Life Without Parole? Not for Children

June 4, 2009
News Photo 4716Mark Osler, professor of law at Baylor Law School

Baylor Law Professor Provides Expert Testimony Before Congress June 9

Jill Scoggins, Assistant Vice President, Media Communications
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WASHINGTON (June 4, 2009) - As the U.S. House Judiciary Committee holds hearings on proposed legislation to revise sentencing rules for children who are convicted of crimes for which they receive life without parole, the select list of invited experts providing testimony includes a Baylor University Law School professor.

On Tuesday, June 9, Mark Osler will testify before the Subcommittee on Crime, Terrorism and Homeland Security, discussing why H.R. 2289, the Juvenile Justice Accountability and Improvement Act of 2009, should be enacted into law. Sponsored by Rep. Robert Scott of Virginia and co-sponsored by House Judiciary Committee Chairman Rep. John Conyers of Michigan, the bill calls for regularly scheduled parole review for child offenders sentenced to life.

Currently, the United States is one of only two countries in the world known to sentence offenders under aged 18 to life without parole. More than 2,500 youth offenders are currently serving such sentences in the U.S., and the estimated rate at which the sentence of life without parole is imposed on children nationwide remains at least three times higher today than it was 15 years ago. Black children are 10 times more likely to receive a life-without-parole sentence than white children.

"More than half of the juveniles who receive life without parole are first-time offenders, and many are in prison for crimes short of murder," Osler says. "Interestingly, the only other country which hasn't signed a convention outlawing such sentences is Somalia. So, it's us and the country that supports pirates. Is that really the kind of company the United States wants to keep?"

Historically, courts in the United States have recognized the undeniable differences between adult and youth offenders, and Osler says life with no chance of parole denies those differences.

"I'm a former prosecuting attorney, so I believe in punishment," Osler says. "Justice is never achieved without punishment.

"At the same time, there must be a balance between justice and mercy. Cases where child offenders are sentenced to life with no possibility of parole completely push mercy out of the picture."

Life without parole also removes a chance for redemption, Osler says. "Redemption also must be a possibility in sentencing. As a Christian, I see the person - the offender - separate from the evil he or she may commit. As a legal professional, I know very well that rehabilitation can fail, and can be very expensive. However, adults - particularly those of us who are people of faith - have an obligation to try to rehabilitate children who have committed crimes.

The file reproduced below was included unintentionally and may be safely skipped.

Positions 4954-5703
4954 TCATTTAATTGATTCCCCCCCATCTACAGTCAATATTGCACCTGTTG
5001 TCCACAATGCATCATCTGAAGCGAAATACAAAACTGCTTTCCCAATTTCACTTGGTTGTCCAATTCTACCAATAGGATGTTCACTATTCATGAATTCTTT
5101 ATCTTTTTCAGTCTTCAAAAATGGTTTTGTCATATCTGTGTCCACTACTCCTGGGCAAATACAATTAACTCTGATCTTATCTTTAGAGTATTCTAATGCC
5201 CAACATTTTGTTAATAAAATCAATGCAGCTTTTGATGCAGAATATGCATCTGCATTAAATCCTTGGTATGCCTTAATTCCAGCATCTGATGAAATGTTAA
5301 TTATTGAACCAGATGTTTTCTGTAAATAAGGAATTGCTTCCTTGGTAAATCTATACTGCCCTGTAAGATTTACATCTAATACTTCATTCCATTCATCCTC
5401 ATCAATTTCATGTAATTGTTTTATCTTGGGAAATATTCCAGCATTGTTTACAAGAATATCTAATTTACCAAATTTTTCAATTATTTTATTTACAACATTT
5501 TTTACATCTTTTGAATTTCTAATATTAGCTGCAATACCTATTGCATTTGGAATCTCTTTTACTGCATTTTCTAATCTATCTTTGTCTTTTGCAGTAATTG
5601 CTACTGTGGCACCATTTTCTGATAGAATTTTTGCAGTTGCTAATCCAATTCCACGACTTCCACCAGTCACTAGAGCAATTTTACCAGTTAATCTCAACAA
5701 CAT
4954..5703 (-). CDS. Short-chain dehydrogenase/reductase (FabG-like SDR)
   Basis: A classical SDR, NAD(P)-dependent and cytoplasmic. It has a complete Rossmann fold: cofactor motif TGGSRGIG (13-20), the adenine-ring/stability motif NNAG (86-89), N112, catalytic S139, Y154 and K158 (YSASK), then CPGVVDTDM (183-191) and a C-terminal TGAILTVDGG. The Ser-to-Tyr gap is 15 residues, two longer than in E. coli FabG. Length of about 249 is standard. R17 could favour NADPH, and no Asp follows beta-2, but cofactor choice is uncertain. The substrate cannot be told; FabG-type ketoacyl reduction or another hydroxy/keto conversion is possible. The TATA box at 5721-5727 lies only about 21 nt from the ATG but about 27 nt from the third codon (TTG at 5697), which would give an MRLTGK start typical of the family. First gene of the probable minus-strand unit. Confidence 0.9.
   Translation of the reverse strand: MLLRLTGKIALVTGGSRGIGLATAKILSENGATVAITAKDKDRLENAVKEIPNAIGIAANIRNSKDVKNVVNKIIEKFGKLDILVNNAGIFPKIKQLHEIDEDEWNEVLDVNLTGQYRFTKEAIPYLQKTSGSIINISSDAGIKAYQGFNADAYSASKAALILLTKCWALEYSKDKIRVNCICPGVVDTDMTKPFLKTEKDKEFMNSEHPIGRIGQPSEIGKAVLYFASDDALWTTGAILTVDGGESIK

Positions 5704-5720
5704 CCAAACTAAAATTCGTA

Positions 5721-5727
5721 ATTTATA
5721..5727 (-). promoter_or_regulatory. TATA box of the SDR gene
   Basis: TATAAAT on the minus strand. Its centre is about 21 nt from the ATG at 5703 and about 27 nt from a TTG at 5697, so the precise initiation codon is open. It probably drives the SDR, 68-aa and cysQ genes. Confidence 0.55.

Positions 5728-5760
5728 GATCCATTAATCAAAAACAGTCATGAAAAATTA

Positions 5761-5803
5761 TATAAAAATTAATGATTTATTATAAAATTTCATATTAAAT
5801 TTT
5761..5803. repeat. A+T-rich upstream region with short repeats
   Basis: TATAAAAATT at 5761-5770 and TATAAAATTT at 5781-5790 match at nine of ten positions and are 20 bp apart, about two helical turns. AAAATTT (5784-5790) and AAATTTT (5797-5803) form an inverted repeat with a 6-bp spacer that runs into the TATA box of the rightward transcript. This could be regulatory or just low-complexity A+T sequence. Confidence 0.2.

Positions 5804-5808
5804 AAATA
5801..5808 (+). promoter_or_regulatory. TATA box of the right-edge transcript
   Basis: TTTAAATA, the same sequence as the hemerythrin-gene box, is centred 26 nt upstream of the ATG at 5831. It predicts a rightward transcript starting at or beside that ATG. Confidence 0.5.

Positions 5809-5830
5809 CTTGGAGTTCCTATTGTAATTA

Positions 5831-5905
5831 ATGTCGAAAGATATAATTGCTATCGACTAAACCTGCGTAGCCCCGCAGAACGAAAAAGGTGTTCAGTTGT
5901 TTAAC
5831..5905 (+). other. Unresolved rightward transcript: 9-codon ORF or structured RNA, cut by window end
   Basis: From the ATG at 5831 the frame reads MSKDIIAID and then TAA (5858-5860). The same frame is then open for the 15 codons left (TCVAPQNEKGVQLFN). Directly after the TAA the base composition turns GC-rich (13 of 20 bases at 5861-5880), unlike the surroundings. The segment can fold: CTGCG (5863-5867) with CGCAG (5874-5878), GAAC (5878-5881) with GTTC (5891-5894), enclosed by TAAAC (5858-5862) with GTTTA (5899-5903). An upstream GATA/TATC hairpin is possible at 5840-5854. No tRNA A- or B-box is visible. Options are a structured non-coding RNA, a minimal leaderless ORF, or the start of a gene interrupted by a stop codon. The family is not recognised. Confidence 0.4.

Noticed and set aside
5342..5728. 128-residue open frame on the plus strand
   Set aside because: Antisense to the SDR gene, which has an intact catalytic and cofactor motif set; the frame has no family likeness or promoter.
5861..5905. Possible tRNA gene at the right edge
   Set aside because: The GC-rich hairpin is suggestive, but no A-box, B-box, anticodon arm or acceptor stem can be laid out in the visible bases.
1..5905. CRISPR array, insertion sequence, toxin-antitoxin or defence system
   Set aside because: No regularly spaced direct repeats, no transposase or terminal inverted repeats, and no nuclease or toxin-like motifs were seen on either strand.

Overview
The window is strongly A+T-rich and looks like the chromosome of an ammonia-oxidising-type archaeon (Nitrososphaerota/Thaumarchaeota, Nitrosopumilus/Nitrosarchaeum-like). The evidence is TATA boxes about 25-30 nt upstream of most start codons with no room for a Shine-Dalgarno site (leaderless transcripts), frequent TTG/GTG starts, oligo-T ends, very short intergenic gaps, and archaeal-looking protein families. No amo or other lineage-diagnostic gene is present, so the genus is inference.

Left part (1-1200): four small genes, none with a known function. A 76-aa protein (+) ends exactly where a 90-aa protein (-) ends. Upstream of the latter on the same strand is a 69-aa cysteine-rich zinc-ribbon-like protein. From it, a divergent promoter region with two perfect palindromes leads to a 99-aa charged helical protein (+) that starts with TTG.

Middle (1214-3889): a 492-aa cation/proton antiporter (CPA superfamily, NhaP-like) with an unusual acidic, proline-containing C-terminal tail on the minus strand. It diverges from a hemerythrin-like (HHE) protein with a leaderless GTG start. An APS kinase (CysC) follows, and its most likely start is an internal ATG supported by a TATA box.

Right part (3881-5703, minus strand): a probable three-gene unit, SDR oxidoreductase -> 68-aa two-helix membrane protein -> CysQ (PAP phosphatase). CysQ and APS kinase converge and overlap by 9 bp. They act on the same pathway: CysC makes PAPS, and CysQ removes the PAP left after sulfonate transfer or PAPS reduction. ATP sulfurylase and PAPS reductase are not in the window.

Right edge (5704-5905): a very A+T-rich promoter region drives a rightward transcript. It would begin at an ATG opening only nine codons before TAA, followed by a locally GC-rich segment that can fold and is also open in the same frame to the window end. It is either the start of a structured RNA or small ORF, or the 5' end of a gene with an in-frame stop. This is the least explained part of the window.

"All children deserve a chance to grow into productive adults - even those who have committed a crime as a child."

Recent Baylor Law School graduate Kaye Johnson and current second-year Baylor Law student Chris Rusek will make the trip from Waco, Texas, to Washington with Osler. The two received some real-world experience in working with Osler on the research for his testimony.

"Scholarship must relate to teaching, and vice versa," says Osler. "I always include students in the work I perform outside the classroom to show them the real impact the legal profession has on our world."

Osler will testify at 2:30 p.m., June 9, in room 2141 of the Rayburn House Office Building. Additional information on the hearing can be found on the House Judiciary Committee web site.

About Mark Osler, J.D.

Mark Osler is a professor of law at Baylor Law School in Waco, Texas. A graduate of Yale Law School and a former federal prosecutor, he is an expert on sentencing whose work has consistently confronted problems in the federal sentencing guidelines. Most recently, as lead counsel, he won the case of Spears v. United States (2009) in the U.S. Supreme Court, where the Court held that sentencing judges can categorically reject the 100:1 ratio between crack and powder cocaine in the federal sentencing guidelines. Justice John Paul Stevens quoted Osler in the seminal case of United States v. Booker (2005), which struck down the mandatory guidelines. As an appellate attorney, Osler has briefed or argued cases in six federal courts of appeal and in the Supreme Court. He serves as the head of the Association of Religiously Affiliated Law Schools, and often lectures on issues relating to sentencing, ethics and faith and the law. His work on one case is portrayed in the Samuel Goldwyn Film, "American Violet," where the character of "Professor Joe Fischer" is based on Osler's role in working with a former student to address suspect practices by a District Attorney. His book, Jesus on Death Row, (Abingdon Press, 2009) challenges the death penalty based on the experience of Christ as a criminal defendant. He has also authored more than 20 academic articles, and has been interviewed as a sentencing expert on NPR's "Morning Edition" and ABC's "Good Morning America." Prior to joining Baylor in 2000, Osler clerked for U.S. District Court Judge Jan E. DuBois in the Eastern District of Pennsylvania, was an associate with the law firm Dykema Gossett in Detroit, and served five years as Assistant United States Attorney in Detroit.

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